Although some adventurous individuals had already begun to buy and restore run-down, and usually multi-occupied, houses before the 1967 listing, the process was much encouraged by it. The restrictions imposed by listing, together with advice and guidance by the Bedford Park Society, which produced a number of booklets about building details, resulted, over a long period which is still not completed, in many houses being restored, possibly in some cases to a better condition, particularly as regards foundations, than when they had been built.
Apart from repairs and replacements of main structural elements, especially roofs, in many cases details which had been altered were restored to their original designs. Missing door hoods were replaced, and fences restored. Indeed, the Shaw-designed Bedford Park Fence, with its swan-neck ends, became very popular, and there are probably more of them now than when the suburb was first built.
Major extensions to existing buildings
Two controversial extensions to existing buildings with extensive grounds took place after planning applications which went to appeal. In the late 1990s Orchard House School at 16 Newton Grove was eventually allowed to replace an unsightly collection of ancillary huts by an extension designed to harmonise with the existing building, which itself had been extensively altered during its lifetime.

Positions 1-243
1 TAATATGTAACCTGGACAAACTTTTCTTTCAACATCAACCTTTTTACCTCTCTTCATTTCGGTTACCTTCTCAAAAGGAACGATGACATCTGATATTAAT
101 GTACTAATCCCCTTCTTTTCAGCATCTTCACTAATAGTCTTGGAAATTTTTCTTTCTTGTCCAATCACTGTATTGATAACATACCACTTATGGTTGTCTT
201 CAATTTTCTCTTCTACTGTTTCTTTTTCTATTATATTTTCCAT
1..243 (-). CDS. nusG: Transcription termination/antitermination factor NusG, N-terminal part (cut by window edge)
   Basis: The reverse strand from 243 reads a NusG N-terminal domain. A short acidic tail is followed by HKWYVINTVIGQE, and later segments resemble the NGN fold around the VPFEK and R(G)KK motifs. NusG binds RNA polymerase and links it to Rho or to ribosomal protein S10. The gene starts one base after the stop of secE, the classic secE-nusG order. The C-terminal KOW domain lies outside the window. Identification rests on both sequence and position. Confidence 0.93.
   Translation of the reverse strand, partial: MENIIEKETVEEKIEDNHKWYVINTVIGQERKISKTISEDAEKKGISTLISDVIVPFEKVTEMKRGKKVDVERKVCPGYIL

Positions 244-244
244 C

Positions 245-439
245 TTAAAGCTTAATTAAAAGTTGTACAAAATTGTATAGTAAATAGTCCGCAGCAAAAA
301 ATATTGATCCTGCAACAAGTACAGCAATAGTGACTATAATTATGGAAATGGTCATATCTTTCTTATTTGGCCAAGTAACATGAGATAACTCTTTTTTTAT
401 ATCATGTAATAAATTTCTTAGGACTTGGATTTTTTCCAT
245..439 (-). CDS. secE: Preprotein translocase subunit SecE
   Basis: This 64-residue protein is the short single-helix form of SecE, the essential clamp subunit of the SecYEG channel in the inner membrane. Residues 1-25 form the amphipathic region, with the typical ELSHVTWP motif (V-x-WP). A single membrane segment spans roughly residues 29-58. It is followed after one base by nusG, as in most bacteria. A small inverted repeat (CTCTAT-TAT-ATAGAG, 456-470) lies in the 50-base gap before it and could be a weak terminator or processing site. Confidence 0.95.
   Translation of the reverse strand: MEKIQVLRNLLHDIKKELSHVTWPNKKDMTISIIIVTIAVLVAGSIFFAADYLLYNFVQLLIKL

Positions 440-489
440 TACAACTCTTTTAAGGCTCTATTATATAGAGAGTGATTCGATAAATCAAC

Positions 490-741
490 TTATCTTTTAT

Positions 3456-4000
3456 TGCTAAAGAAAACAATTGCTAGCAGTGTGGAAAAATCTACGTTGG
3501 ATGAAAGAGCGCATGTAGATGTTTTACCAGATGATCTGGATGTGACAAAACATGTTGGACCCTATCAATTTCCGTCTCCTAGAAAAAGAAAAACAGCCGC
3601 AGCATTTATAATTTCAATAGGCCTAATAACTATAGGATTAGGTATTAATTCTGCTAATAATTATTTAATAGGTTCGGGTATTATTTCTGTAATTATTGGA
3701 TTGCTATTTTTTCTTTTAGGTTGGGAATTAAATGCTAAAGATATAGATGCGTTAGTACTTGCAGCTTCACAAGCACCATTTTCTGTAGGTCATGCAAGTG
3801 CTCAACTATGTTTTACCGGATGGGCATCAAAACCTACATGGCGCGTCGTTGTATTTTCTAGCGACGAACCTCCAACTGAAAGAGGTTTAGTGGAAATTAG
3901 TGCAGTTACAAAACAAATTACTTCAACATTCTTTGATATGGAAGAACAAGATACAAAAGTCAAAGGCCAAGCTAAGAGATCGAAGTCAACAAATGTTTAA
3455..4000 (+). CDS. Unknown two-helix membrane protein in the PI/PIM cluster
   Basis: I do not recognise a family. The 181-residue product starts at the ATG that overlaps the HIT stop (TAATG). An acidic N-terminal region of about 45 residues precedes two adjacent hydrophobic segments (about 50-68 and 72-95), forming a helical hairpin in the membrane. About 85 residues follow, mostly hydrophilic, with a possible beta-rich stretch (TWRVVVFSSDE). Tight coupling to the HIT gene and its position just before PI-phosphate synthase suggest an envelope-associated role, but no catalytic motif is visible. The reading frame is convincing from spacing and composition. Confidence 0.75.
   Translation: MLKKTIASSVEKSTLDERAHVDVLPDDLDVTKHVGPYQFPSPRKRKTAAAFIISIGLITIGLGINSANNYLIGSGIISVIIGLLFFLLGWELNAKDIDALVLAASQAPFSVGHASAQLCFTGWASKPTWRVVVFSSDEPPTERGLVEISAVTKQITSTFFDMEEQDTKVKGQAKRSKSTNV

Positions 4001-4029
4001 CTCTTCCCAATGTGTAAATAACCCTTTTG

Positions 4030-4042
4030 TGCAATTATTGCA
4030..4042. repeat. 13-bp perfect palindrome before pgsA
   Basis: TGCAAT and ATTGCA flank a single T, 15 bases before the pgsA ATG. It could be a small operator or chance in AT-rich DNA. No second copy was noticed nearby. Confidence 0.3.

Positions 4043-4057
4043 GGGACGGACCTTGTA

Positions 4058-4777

The owner of 1 Woodstock Road (The Yews), which had become derelict, applied in 1983 to restore it and to build a second house in the corner of the site bounded by Queen Anne’s Gardens and Bedford Road. This application was fiercely resisted on the grounds that the space had originally been left open as part of the design of Bedford Park, and more generally on grounds of over-development. After refusal of the application, the house was extensively damaged by a fire in 1987, and very little of the original structure was salvageable. The decision eventually reached was to allow rebuilding as near as possible to the original design, but with a single-storey extension. Some time later, it was discovered that the original lease of the house had envisaged the possibility of building a second, smaller, house in its grounds.